"What's so damn funny?" demanded Darryl.
"You are," came Tom's immediate reply. "You don't know it, of course, but you just quoted the monster himself."
" 'I beseech you in the bowels of Christ—think it possible you may be mistaken.' " Melissa grinned. "It's a rather famous little saying. Made by Oliver Cromwell addressing the Church of Scotland."
That same night, in Paris, a young French general named Turenne examined the eight officers assembled in the salon of the house which Richelieu had provided for him. Most of the officers were as young as Turenne himself, and all were known to him personally. He had handpicked them to be the staff of the new army the cardinal had ordered him to create. An army which, in private and to himself, Turenne had given the whimsical title New Model Army.
Turenne gestured toward a long sidetable positioned next to a wall. There were eight little manuscripts resting atop the piece of furniture.
"One for each of you. The cardinal had some monks copy the books he obtained. I have been through them all and summarized what seemed to me the key points." There was another and larger manuscript atop a small table in the corner. But Turenne did not mention it. That was for later, and only for one of them.
"I will expect you to have the manuscript studied thoroughly within a week, at which time we will have another staff meeting. For the moment, just read it. In the months to come, I have no doubt we'll all be arguing the fine points." The smile he gave them was both friendly and . . . self-confident. Already, Turenne had begun to establish what he thought was a good rapport with his immediate lieutenants. He did not want slavish obedience. At the same time, he would insist that his leadership be respected. From what he could determine thus far, he seemed to be maintaining that needed balance.
One of the officers, Henri Laporte, cocked his head. "Is there any point in particular which seems to you of special importance?"
Turenne shrugged. "Hard to say, of course, without some experience. But I suspect the most useful—immediately, at least—will be my summary account of the American Civil War. Pay particular attention to the depiction of cavalry tactics used by such officers as"—he fumbled a bit over the pronunciation of the names; Turenne's English was not fluent—"Forrest, Morgan, Sheridan . . . a number of others." Again, he shrugged. "You will understand that I was forced to interpret a great deal. The histories which Richelieu obtained were more often than not rather vague on precise matters of tactics . . . when they addressed them at all. Still, one thing seems clear enough."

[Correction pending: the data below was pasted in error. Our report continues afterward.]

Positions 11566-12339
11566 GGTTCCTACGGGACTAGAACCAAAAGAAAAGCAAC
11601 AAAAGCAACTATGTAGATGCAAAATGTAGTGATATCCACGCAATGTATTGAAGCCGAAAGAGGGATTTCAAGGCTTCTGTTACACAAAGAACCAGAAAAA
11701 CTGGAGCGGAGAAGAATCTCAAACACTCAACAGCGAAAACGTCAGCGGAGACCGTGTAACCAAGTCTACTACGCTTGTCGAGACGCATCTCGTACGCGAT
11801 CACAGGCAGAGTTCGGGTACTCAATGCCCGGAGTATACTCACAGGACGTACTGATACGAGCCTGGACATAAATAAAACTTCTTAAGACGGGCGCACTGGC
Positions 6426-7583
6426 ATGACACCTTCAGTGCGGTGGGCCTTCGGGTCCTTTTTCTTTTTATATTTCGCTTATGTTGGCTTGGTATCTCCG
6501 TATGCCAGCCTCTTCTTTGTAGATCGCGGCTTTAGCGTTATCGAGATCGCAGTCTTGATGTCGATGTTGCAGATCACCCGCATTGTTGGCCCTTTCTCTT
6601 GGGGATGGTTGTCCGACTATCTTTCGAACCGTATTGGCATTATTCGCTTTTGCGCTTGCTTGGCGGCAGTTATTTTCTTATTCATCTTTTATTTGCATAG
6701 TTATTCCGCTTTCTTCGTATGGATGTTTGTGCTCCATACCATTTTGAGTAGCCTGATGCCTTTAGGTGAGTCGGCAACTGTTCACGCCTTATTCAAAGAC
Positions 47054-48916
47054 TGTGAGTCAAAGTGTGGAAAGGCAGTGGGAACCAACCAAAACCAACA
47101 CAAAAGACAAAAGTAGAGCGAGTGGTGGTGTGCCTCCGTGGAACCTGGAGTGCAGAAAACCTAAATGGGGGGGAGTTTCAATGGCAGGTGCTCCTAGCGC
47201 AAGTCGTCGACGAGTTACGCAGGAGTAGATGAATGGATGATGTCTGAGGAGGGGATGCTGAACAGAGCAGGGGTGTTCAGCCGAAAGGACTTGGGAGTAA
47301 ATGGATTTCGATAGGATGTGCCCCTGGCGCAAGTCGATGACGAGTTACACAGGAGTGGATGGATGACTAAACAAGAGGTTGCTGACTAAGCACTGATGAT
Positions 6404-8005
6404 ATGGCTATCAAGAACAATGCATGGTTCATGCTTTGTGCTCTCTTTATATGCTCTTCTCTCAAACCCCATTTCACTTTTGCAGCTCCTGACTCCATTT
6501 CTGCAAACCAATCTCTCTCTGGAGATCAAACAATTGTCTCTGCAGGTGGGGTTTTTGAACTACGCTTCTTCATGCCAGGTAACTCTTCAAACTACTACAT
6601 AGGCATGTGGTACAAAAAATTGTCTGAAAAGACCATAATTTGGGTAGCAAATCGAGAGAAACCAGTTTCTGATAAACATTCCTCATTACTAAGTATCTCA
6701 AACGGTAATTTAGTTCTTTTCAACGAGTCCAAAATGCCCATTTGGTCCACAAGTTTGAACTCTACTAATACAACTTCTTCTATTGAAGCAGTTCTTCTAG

Most of the officers assembled in the room were cavalrymen. Turenne gave them a long, sweeping—and very cold—stare. "Whatever romantic medieval notions of cavalry warfare you may still possess, I strongly urge you to abandon them now. Or I will have you dismissed, soon enough. This war we are entering now will be a war like no other. The cardinal—"
He hesitated. Turenne owed his unexpected elevation and influence entirely to Richelieu's favor. He was hardly inclined to criticize the man openly. Still, he was convinced that success would depend, as much as anything else, on the extent to which his newly formed officer staff could absorb the lessons of the future.
He cleared his throat. "Cardinal Richelieu, as you all know, is an extremely astute and wise leader. But he is not a soldier—"
Again, he broke off. That wasn't quite fair, after all. The cardinal had overseen several military campaigns, and from a close distance.
"Even if he were," he added a bit hastily, "he'd be likely to misgauge the situation." Again, he gestured toward the manuscripts. "You'll find a pithy little saying somewhere in those pages, which I was so taken by that I adopted it for my own. 'Generals always plan to fight the last war.' " A soft little chuckle went up from several of the officers.
"In any event, it is my belief that the cardinal is underestimating the effect which the new technology of the Americans is going to have on the tactics and methods used by Gustavus Adolphus." Harshly: "For certain, judging from my one brief meeting with him, Bernhard of Saxe-Weimar will make that mistake."
Most of the officers were now either scowling or wincing, or both. Bernhard of Saxe-Weimar led the mercenary army which controlled Alsace, on the payroll of the French crown. His reputation for arrogance and rudeness had become something of a byword among the officers of the French army, especially the ones who were young or not of noble birth.
"Bernhard, full of vainglory, will go straight at the Swede," predicted Turenne. "And—have no doubt of it—the Swede will crush him. And would crush us as well, did we make the same mistake." Again, the little gesture toward the manuscripts. "The weakness in the Swede will be his logistics. And that is where we will strike, gentlemen. So forget any fancies you might have about dramatic cavalry charges. Dragoons, we'll be, more often than not. Raiding, where we can, not fighting; and, when we must fight, doing so on the defensive as much as possible. If any of you finds that beneath your dignity, best you let me know at once. There will be no dramatic wheeling caracoles in our tactics, and precious few if any thundering charges."
He paused, waiting. Not to his surprise, none of the officers indicated any discomfort at his words. Turenne had handpicked them carefully.
"Good," he said, nodding. "Robert, would you be so kind as to remain behind?"
It was a clear dismissal. The officers moved over to the sidetable, each taking up one of the manuscripts, and quickly left the room. When they were gone, only Robert du Barry's stack remained.
Turenne gave the stack a glance. "You should read them also, of course. But I have something more important for you immediately." He led the way toward the little table in a corner where rested a larger manuscript.
"This is more technical in nature, Robert. I put it together as best I could from the material I had available." Quickly, Turenne sketched out the assignment he had in mind. When he was finished, du Barry's already florid face was almost brick red with suppressed anger.